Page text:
10. Mark Muse

    I have been using the Zeiss 90 Sonnar G for a while now (a7r, a72, a7r2), it quickly became one of my all-time favorite lenses. I do have the Batis on order and expect to use both: the Sonnar for landscapes ( manual focus, tripod), and the Batis for people (hand held and stabilized). I really like the way the Sonnar renders: sharp but delecate and subtle. Based on my experience with the Batis 25 I don’t expect the 85 to be as delicate in rendering.

  11. Hakan

    As an owner of Fuji XF56 and A7ii, planning to buy Batis85 over Fuji56, i was badly looking for that comparison everywhere and found here! many thanks.. from my side,
    1.) Batis colors are much better, with too much contrast, right from the lens..I still couldn’t get used to low contrast of Fuji56, surprisingly low.
    2.) Batis has definitely that POP thing…
    3.) DOF looks same on both lens.(as expected)
    4.) As a sharpness freak, batis seems to satisfy me more than enough and combining with great ibis of A7ii, i can get tack sharp photos (with FE55, it’s easy to get razor sharp photos down to 1/13s), that’s a pain with Fuji on the streets, low light, due to lack of IS on both side (lens and body) and forcing me to increase iso, which ends up with too much noise/lack of detail..

    Batis will be ordered asap.

  12. Micah

    Hi Jordan thanks for the great review! A few months ago I picked up the Loxia 50 for my A7 & A7s, and have reveled in how simple and easy it is to get critical focus using peaking and magnification. I find that I really much prefer manual focus over the not so great autofocus on my generation one A7’s. So after a long search through legacy glass my eye has settled on the Contax Carl Zeiss Sonnar T* 85mm F 2.8 for the best compromise of IQ, handling (size/weight/MF lens) and value. I’ve read the Contax G sonnar is the same optical design and I was hoping for portraits at 2.8 from the three lenses… (well, at least between the Batis and the Contax). Do you still have them on hand?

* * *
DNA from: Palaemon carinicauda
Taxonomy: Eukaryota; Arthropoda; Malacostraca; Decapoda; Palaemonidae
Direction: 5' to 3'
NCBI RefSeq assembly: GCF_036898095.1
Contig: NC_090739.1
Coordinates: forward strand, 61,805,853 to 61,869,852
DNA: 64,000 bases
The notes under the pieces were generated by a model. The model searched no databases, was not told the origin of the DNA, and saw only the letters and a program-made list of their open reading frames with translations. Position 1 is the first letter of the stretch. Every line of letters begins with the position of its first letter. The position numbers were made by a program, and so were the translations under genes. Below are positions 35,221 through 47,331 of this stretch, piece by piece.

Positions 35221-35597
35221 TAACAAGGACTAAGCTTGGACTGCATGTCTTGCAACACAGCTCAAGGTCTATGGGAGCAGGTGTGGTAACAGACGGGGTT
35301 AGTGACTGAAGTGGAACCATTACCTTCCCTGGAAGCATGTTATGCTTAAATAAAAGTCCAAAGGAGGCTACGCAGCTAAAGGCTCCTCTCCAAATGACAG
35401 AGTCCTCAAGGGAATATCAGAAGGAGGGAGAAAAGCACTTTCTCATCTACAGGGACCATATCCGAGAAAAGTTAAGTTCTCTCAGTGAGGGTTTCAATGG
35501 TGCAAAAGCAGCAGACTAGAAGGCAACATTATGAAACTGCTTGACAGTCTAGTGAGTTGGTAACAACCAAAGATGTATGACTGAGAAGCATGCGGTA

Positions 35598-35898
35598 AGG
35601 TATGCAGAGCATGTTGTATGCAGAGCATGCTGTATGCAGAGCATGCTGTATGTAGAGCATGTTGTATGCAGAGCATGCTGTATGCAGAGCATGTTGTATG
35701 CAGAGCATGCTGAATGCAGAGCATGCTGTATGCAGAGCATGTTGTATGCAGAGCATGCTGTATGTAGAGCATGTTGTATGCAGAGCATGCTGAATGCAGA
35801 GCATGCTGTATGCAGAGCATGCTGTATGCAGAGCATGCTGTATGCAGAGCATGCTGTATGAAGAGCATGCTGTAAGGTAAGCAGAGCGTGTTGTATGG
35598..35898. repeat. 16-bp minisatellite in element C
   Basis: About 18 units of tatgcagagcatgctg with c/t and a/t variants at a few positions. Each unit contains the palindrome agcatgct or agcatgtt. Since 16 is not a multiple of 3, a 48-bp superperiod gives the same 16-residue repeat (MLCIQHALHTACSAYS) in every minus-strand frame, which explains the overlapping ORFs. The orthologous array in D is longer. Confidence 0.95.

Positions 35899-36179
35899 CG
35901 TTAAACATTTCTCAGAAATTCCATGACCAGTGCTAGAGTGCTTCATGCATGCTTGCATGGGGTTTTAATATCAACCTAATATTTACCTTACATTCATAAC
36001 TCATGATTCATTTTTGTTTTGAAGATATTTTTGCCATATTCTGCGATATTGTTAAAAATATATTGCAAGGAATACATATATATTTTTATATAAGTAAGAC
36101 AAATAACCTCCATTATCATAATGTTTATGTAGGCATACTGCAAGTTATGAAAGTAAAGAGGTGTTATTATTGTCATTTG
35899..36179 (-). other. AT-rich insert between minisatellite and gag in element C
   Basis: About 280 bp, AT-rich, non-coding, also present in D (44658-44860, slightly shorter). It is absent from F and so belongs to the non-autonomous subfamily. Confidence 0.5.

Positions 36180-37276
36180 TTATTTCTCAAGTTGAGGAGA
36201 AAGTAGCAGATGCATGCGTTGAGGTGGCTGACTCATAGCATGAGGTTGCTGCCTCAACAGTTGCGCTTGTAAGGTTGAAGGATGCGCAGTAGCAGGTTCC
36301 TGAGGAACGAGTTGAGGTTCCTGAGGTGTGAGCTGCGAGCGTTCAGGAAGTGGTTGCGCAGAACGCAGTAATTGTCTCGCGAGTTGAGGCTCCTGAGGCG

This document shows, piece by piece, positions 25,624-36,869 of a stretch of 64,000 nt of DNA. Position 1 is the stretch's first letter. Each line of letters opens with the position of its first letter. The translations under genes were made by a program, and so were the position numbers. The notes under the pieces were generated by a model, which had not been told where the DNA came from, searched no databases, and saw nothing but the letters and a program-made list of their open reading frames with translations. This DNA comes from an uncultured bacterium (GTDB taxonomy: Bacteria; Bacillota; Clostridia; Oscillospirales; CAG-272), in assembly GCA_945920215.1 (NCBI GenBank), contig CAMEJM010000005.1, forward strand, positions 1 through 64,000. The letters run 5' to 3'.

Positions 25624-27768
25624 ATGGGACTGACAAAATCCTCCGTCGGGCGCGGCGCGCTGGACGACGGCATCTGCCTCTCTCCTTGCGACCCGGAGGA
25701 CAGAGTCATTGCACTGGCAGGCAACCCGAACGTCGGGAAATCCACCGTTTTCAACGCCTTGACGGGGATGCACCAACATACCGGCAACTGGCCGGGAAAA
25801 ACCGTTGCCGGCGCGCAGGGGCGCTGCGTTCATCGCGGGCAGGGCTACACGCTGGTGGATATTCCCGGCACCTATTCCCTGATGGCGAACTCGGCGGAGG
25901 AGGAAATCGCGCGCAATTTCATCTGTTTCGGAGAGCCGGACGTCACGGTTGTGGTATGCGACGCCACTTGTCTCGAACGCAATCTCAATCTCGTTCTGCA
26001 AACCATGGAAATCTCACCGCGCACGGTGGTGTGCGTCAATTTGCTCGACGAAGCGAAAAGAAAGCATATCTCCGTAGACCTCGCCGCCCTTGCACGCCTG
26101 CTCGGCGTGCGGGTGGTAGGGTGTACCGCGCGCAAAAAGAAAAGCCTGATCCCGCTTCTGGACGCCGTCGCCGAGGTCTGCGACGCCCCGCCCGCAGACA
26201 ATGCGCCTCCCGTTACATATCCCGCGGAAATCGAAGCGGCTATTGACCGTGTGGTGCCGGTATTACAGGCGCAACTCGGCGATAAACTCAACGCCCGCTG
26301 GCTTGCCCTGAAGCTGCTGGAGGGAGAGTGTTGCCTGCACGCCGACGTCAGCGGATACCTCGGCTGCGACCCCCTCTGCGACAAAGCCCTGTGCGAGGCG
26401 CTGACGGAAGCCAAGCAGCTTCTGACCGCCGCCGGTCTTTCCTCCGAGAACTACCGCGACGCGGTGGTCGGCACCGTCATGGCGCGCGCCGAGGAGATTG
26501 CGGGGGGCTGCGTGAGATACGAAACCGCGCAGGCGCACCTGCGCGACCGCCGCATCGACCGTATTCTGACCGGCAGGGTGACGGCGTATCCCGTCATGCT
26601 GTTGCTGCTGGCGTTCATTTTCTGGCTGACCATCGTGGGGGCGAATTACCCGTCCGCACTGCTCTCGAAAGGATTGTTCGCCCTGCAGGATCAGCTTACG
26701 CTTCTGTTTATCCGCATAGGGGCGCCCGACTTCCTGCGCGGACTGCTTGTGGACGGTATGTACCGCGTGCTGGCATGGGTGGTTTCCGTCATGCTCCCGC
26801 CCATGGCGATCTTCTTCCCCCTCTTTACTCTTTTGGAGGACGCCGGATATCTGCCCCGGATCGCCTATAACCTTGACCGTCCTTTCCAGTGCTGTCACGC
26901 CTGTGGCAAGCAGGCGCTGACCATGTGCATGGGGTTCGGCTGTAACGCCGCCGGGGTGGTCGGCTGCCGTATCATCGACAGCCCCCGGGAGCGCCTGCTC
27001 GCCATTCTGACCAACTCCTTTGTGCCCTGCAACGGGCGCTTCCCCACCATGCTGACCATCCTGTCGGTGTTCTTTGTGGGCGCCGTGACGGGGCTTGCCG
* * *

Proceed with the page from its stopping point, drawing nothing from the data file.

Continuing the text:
1. Jordan Steele

      I don’t have the Batis. I still have my Contax for the time being. I also had owned the 85/2.8 a few years ago and it is just as stellar. I think you’ll love it.

  13. sam

    Thank you so much for the comparison. I have the Fuji 56 but am considering switching to Sony. How does the autofocus compare between the Fuji and Batis? I have the Fuji on XE2 and it is very slow.

  14. Tom

    No one is mentioning the awesome performance of the 90mm 2.8 Contax! That thing killed it! I would have liked to see a test shot below with it in use. I mean seriously, In the tests…at least to my eye…it edged out the Fuji and easily stacks up with the 85mm Batis. Folks, that’s a 240 dollar lens and it aint new.

    I’m impressed to say the least….

  15. Roz

    Very useful test. Thank you!

  16. Peter

    Great review, I’ve been trying to decide wether to get the xpro 2 or the Sony a7 II since they are now the same price. This review along with others helps me confirm that moire is a big issue on the Sony. Just wanted to confirm that I’m seeing it right on my computer screen but the shot of your son with the Sony has a very strong moire pattern on the red part of his sleeve and a bit of like green fringing on his ears. Not sure if it’s the zeiss lenses or Sony sensor but that moire plus the distracting background bokeh helps me to decide on Fuji. And I know I really wanted something a little lighter than my d800e and most of the better regular primes on the Sony are large and still heavy.

  17. Alex

    What about compare Contax G 90mm vs Fuji XF 90mm F2. You wrote, that XF 90 is extremely good. Does it mean that for you XF 90 much better for you for any case?

  18. Renco

    I tested the Nikon 85mm 1.8 AFS against Contax Zeis 90mm 2.8 Both at F/2.8 on Sony A7. With studioflash
    The zeis has a better contrast and als less purple. But most interesting. The zeiss looks much more three dimensional. On the old sensor in my d700 it does well. But also the three dimensional look is gone with the Nikon